By and large, the olive is a happy fruit. Ask a grandchild what the olive is for and they will happily show you their fingers, each digit proudly adorned with an olive. Ask an adult and they will tell you that the olive is for pizza or as a container for hors d’oeuvres. But from a scriptural viewpoint the olive is a great deal more.
The first mention of the olive in scripture is in the book of Genesis. Although to be fair, what the dove brought back to Noah in the ark was an olive leaf, but qualified as proof of life and that the fruit of restoration was already growing. Fast forward to Jesus’ day and olives are valued for their oil in both commerce and worship.
For the worth of the olive to be revealed it must first be pressed. Pressed is a dignified word that means “crush the life out of it”. It is not a happy experience for the olive.
There are three stages to pressing oil from the olive. At the first pressing, the oil that is released is called “extra-virgin” and is used as fuel in the temple lamps of the Menorah. The seven lamp-stands of Revelation Chapter One are fueled by olive oil. There is light in the olive.
What is left in the press is run through a second time, pressed until every drop of oil is released. The oil of the second pressing is often used as medicine by first century physicians. There is healing in the olive.
The third pressing of the olive takes the pasty stuff that is left and forms it into easily held cakes. This is the last function of the happy olive, to be used as soap. There is cleansing in the olive.
As an aside, I will note that the olive, like a human being, is made up of three basic parts. The skin of the olive, the exocarp, is the container that allows for easy handling. The guts of the olive, the mesocarp, is the meat where the oil is stored. Finally, the endocarp, the pit, the seed. This is the part of the olive that if planted in the earth will rise again as a new tree. Born again is a useful analogy.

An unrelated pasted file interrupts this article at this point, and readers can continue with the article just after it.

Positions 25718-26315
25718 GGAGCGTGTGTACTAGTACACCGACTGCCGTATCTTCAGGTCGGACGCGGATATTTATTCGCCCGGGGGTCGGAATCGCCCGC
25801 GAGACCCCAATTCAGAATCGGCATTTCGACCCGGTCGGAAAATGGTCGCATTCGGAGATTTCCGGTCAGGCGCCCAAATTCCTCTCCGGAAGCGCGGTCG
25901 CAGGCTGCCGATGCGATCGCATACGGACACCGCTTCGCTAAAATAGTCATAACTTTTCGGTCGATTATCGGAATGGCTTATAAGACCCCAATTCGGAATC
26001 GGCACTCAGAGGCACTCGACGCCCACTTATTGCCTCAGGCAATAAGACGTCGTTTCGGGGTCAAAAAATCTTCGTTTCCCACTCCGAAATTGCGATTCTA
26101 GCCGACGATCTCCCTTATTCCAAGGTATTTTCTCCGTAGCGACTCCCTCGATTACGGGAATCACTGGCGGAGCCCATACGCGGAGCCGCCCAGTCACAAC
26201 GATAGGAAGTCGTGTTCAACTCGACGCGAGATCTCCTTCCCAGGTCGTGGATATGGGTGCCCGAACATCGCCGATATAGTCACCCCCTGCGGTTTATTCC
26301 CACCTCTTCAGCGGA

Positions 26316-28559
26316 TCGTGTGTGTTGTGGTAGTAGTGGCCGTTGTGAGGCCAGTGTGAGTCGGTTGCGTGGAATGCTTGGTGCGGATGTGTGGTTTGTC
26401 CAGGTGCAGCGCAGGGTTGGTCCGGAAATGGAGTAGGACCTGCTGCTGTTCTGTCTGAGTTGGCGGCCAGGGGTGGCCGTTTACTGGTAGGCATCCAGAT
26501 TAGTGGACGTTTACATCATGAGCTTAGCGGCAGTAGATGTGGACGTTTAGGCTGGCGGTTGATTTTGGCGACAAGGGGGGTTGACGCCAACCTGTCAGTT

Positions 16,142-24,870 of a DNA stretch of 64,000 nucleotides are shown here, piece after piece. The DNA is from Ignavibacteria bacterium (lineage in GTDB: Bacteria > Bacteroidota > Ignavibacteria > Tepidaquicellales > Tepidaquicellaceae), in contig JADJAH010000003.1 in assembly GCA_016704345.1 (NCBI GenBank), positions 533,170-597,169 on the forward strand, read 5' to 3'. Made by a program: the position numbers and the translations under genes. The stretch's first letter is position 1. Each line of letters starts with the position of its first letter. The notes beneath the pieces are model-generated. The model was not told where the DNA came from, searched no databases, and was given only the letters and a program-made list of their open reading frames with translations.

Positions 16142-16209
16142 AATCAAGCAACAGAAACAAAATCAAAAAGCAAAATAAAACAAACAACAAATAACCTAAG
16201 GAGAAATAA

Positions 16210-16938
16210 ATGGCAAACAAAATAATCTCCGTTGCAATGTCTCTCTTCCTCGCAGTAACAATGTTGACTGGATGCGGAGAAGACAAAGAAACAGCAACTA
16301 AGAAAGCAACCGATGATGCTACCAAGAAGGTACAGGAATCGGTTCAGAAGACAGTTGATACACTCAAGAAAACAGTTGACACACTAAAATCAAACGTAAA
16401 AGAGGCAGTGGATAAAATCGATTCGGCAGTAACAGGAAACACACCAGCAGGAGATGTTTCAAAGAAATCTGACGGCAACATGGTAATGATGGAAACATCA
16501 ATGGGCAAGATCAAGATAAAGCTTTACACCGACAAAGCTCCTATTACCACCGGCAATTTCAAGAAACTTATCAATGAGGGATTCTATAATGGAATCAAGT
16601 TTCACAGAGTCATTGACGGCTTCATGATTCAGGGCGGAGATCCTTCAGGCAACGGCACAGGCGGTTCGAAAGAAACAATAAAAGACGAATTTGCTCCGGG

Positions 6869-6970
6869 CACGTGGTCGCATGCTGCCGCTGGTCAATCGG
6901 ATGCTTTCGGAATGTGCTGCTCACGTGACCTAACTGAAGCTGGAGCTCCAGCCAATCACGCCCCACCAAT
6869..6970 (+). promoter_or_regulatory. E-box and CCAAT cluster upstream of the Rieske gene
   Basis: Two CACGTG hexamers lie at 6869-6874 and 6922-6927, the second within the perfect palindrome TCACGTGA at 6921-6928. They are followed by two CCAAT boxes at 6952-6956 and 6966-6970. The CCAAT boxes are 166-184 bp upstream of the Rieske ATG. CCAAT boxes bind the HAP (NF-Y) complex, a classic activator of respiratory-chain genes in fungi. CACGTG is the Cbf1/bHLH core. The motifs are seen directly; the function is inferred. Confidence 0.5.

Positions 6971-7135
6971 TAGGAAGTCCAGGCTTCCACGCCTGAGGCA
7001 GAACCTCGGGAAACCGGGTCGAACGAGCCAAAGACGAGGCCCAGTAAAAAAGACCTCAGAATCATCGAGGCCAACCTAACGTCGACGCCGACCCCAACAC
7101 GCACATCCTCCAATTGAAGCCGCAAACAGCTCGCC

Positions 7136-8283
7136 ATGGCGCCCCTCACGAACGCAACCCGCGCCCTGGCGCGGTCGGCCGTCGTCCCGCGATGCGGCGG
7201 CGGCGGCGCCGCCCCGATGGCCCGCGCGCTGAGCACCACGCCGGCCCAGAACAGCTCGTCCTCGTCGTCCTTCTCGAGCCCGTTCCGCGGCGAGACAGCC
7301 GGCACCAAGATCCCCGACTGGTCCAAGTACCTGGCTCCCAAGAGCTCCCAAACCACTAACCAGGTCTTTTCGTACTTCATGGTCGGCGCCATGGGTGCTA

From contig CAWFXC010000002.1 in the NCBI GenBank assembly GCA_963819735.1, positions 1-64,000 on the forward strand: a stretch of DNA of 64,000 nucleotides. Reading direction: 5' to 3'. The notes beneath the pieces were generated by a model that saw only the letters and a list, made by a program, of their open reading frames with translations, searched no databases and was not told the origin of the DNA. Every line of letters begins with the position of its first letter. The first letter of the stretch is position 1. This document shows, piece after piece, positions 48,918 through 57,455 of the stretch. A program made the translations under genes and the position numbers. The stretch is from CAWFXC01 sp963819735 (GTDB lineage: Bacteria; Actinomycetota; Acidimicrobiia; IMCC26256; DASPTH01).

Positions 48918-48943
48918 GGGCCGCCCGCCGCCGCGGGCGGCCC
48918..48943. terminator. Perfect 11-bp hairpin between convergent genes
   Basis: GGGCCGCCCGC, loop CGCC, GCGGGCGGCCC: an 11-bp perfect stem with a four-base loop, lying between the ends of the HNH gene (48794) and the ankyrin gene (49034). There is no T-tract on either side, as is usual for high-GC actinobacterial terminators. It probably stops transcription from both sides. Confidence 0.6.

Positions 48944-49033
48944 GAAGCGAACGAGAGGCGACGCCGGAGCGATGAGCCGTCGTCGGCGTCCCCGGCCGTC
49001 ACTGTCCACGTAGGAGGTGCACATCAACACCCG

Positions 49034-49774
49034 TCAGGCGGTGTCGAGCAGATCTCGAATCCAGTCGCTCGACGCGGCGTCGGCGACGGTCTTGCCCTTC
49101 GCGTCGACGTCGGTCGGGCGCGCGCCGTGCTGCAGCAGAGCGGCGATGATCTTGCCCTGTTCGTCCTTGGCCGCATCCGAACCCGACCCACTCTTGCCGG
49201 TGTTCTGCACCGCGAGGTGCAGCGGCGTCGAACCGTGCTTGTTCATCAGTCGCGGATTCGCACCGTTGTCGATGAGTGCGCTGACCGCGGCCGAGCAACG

So let us jump back to the first century where we find Jesus and His disciples taking an after dinner walk on the Mount of Olives. So named for the many olive gardens growing on its flanks. One such garden is named Gethsemane, which means “The Olive Press”. The Gospel of Matthew records Jesus’ words, “My soul is exceedingly sorrowful, even to death.” Simply put, the Most Noble Olive was having a very stressful evening. Roman executions were very public and usually performed on top of a high hill so that they could be seen from all directions. Scripture does not tell us, but I believe that because both Golgotha and the Garden of Gethsemane are high places, you can see one from the other.
What is recorded is that three times Jesus was pressed in that garden, three times He asked His Father, “If it be possible?”, and three times finished with, “Not My will but thy will.” The Gospel of Luke says that, “His sweat became like great drops of blood falling down to the ground.”
Salvation was paid for at the cross, but it was won when the Olive was pressed at Gethsemane.